Spending all day on the internet—mostly for work—means I stumble across a lot of personal stories. Not all of them are memorable, but Denny and Karen Vinar’s story was, and it took me down a rabbit hole. In 1961, Denny and Karen were teenage sweethearts; they were in love and living their best teenage lives until the two conceived a child. Karen’s parents sent Karen to a home for unwed mothers, known as a maternity home, where Karen stayed until her baby was born and given up for adoption. Denny was able to visit a couple of times and got to meet their daughter on the day she was born. Shortly afterward, Denny went off to the military; when he came back he proposed to Karen, who said yes, but her parents didn’t approve. Denny and Karen went their separate ways (and Karen’s parents can fuck off).
53 years later, Denny and Karen reunited, got married, and found their daughter by using Lutheran Social Services. Why this hasn’t been made into a podcast yet is beyond me, but the part of the story that kept nagging at me was the fact that mothers and children were hidden from society and forcibly separated from one another. 1961 wasn’t that long ago. How common was this? Do these homes still exist today?
In her heartbreaking book “The Girls Who Went Away,” author Ann Fessler recounts stories of mostly middle-class, white teens and women who were shamed into maternity homes. In the 20 years before abortion became legal, nearly 1.5 million unwed mothers were forced to have their babies and then give them up for adoption. Families were ashamed of their “morally corrupt” and “sinful” daughters who became pregnant out of wedlock—never mind the fact that men didn’t get punished for their part in the pregnancy—but in the 1950s medical professionals claimed that unwed mothers were psychologically unfit to raise children, so their children should be taken away.
By the mid-1960s, more than 80 percent of women who entered maternity homes surrendered their babies for adoption after being brainwashed by social workers, parents, and court rulings that it was the best thing for both them and their child. And because our systems were (and still are) racist AF, unwed Black mothers weren’t sent away because they were expected to be more “promiscuous” and were assumed to be more maternal. Also, social workers told both Black and white unwed mothers that no one wanted to adopt Black babies. All mothers were being fucked over, just for different reasons.
Today more places acknowledge all gender identities of folks who have a uterus and the ability to get pregnant, but most conversations about reproductive rights center cisgender women. The focus has been on cis women here, but transgender men and nonbinary folks face similar issues. Even with ruling of Roe V. Wade, the ability for a woman to make choices about birth control, pregnancy, abortion and anything that has to do her body is either governed by someone else (usually a cisgender man) or met with stigma. Instead of being supported, women are often shamed and forced into decisions that are not based on her actual needs and wants.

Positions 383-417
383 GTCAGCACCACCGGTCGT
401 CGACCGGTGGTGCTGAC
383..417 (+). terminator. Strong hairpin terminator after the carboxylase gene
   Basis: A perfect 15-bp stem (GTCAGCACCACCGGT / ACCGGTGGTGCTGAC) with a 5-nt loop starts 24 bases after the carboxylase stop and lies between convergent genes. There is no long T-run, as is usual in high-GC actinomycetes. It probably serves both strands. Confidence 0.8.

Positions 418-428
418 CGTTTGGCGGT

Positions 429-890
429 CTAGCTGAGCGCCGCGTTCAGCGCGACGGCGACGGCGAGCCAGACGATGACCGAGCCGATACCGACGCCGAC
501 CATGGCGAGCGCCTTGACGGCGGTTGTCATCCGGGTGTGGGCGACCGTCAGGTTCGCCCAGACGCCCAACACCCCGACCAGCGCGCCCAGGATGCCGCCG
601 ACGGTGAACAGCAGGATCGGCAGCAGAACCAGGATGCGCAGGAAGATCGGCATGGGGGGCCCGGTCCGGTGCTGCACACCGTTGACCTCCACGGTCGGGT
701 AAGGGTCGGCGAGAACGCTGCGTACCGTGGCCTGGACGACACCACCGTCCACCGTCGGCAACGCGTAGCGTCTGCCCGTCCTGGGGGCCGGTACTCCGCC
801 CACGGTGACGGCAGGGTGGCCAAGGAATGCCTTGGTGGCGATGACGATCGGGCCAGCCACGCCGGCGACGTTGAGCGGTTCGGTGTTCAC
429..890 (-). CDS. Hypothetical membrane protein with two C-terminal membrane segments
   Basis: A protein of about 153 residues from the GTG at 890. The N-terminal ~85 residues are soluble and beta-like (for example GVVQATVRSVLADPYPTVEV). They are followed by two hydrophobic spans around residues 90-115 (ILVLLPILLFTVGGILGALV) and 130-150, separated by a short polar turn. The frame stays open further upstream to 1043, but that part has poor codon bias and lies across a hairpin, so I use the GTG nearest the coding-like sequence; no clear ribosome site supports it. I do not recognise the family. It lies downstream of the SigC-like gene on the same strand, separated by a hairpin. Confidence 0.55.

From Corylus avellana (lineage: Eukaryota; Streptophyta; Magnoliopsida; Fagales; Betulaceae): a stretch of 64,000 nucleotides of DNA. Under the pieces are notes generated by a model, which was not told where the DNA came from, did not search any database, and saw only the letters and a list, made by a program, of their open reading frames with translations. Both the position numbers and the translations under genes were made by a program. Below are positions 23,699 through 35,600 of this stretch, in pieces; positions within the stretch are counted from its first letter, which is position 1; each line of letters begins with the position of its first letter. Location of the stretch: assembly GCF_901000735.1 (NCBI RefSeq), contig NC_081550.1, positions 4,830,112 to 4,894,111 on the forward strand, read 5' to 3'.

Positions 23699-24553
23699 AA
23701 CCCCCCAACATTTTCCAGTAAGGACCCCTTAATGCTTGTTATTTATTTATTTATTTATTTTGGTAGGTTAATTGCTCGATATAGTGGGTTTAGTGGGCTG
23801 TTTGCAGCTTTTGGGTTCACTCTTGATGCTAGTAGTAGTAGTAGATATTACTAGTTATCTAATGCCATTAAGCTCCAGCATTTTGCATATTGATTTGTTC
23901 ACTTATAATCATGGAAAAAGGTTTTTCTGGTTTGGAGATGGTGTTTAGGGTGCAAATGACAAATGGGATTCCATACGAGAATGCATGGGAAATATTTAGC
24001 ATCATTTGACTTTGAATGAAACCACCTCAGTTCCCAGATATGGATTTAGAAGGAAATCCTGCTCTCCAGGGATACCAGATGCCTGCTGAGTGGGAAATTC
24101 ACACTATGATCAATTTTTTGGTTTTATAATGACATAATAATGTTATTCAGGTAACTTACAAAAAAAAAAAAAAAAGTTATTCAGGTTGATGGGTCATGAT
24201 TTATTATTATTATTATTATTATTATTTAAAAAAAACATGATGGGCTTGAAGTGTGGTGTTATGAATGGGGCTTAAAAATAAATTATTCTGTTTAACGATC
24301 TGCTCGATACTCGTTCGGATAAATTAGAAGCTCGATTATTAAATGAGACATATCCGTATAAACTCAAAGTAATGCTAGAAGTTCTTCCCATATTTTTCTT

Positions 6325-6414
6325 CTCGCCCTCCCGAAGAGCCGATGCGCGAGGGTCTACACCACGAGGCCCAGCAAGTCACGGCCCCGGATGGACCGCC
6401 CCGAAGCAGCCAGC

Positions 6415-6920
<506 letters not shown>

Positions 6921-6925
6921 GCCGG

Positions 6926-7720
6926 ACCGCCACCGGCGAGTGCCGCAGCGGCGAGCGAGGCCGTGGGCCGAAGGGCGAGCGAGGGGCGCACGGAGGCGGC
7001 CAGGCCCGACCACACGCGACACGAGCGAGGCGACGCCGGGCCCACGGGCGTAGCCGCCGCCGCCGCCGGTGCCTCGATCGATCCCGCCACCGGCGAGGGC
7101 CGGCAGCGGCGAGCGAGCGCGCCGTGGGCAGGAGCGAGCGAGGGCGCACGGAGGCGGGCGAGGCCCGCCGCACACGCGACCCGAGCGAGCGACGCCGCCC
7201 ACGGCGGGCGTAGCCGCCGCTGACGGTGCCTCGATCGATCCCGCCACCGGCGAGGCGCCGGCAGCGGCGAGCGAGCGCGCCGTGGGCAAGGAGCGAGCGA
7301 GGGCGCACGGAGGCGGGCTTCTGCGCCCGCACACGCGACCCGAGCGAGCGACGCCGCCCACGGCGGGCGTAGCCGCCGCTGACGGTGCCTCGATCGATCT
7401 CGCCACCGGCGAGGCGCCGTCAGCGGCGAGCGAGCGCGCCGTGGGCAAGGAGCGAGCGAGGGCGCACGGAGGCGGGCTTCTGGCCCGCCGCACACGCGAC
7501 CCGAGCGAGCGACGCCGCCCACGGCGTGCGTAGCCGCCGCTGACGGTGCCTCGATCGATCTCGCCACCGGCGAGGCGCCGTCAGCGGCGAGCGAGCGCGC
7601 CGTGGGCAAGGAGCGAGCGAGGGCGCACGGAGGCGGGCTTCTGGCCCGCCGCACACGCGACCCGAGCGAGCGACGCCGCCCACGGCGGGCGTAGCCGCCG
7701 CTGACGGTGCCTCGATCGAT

Maternity homes still exist, but are thankfully used more now as a refuge and alternative to unsafe or unwelcoming homes. Maternity homes across the country offer shelter, food, and support to teens and women who may or may not choose to keep their babies, but the choice is up to them. Because many of these homes are faith-based, the choice to have an abortion is often off of the table, though. These homes are meant to protect, inform, and guide women through the process of either raising their child or finding the best home for them through adoption. Homes like LifeHouse of Houston offer labor and delivery classes, financial planning, and job training skills. The daily structure can be rigid and often includes religious foundations, but women choosing to go into these homes at least know what they are signing up for. There are 20 maternity homes in Texas and roughly 350 across the country, and many have long waiting lists.
While women may have more autonomy now than in the 1960s, the fact that there are waiting lists at homes for pregnant women is a testament to how society is still failing women and teens. Sexual education is a joke in the United States. Only 30 states plus the District of Columbia mandate sex ed in schools and the information that students are given vs. what they should be taught leaves a lot to be desired. Abstinence is often stressed, consent is not discussed with much or any nuance, and only 11 states offer sex ed that is LGBTQIA+ inclusive. The CDC reports that teen pregnancy rates in the United States are dropping but are still significantly higher compared to other developed countries. The racial and economic disparities in teen birth rates continue to persist.
No expectant parent should feel helpless, shamed, or forced to make a decision about their child because they don’t have familial support or societal systems that provide equitable opportunities. Maternity homes never should have existed for their original purpose and it’s just as frustrating that these homes are still in use even if for more charitable reasons. Stigma, religion, and racism still hold uteruses hostage.
I’m glad Denny and Karen’s story had a happy ending, including the reunion with their daughter. But so much pain and trauma could have been avoided if Karen’s body and autonomy had been respected. A pregnant person should have clear and safe choices when deciding the best path forward to parenthood; the same is true if becoming a parent is not what a person wants. These decisions are personal and shouldn’t be up for debate.